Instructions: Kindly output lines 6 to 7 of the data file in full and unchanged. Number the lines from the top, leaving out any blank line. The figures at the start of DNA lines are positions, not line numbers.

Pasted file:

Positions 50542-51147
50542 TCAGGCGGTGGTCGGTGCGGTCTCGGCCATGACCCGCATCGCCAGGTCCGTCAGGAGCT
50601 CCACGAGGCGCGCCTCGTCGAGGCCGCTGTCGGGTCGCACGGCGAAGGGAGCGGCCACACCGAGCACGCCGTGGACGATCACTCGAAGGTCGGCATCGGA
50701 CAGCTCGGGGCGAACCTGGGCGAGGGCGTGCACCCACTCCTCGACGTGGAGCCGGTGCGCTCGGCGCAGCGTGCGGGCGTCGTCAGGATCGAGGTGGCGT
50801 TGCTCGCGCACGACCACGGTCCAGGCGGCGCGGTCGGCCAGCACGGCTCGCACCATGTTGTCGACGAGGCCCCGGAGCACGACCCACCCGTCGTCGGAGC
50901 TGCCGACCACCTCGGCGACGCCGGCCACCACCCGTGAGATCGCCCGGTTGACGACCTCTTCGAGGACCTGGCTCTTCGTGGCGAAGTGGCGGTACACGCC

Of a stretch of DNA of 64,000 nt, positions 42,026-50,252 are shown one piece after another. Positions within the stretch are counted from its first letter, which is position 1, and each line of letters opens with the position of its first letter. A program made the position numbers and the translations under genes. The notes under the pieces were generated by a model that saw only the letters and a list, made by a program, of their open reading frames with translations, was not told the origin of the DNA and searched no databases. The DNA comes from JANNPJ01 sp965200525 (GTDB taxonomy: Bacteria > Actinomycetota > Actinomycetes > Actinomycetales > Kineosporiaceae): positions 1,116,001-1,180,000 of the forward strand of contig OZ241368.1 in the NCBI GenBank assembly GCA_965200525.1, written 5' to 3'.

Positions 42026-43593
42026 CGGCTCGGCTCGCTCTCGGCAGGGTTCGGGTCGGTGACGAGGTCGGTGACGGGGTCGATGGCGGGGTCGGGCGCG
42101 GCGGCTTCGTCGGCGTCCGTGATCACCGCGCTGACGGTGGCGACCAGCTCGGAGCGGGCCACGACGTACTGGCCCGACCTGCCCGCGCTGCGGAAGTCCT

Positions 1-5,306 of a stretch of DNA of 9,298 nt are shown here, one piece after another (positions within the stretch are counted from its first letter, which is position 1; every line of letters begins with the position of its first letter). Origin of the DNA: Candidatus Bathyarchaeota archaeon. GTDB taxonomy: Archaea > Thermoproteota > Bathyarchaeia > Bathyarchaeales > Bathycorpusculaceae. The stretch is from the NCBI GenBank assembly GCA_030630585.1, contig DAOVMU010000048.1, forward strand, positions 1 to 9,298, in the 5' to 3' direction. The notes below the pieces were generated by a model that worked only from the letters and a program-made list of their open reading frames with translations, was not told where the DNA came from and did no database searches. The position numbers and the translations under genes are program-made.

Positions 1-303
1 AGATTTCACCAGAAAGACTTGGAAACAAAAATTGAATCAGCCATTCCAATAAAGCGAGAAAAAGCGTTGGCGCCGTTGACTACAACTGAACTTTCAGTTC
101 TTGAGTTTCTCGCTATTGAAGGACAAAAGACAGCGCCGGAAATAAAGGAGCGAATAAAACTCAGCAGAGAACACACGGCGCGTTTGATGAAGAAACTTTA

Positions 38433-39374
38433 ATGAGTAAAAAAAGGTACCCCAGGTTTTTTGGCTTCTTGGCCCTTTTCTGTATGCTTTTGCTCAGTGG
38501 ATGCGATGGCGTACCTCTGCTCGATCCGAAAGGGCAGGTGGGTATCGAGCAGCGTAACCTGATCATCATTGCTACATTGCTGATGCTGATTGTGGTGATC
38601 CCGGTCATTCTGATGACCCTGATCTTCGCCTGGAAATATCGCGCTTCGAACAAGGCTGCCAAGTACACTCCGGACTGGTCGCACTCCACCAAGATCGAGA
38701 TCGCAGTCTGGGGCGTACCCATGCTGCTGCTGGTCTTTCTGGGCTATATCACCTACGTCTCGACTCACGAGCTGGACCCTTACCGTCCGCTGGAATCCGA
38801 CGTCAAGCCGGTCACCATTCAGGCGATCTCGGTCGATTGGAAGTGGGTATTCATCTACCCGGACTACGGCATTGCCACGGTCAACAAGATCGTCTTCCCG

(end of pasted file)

50901 TGCCGACCACCTCGGCGACGCCGGCCACCACCCGTGAGATCGCCCGGTTGACGACCTCTTCGAGGACCTGGCTCTTCGTGGCGAAGTGGCGGTACACGCC

Of a stretch of DNA of 64,000 nt, positions 42,026-50,252 are shown one piece after another. Positions within the stretch are counted from its first letter, which is position 1, and each line of letters opens with the position of its first letter. A program made the position numbers and the translations under genes. The notes under the pieces were generated by a model that saw only the letters and a list, made by a program, of their open reading frames with translations, was not told the origin of the DNA and searched no databases. The DNA comes from JANNPJ01 sp965200525 (GTDB taxonomy: Bacteria > Actinomycetota > Actinomycetes > Actinomycetales > Kineosporiaceae): positions 1,116,001-1,180,000 of the forward strand of contig OZ241368.1 in the NCBI GenBank assembly GCA_965200525.1, written 5' to 3'.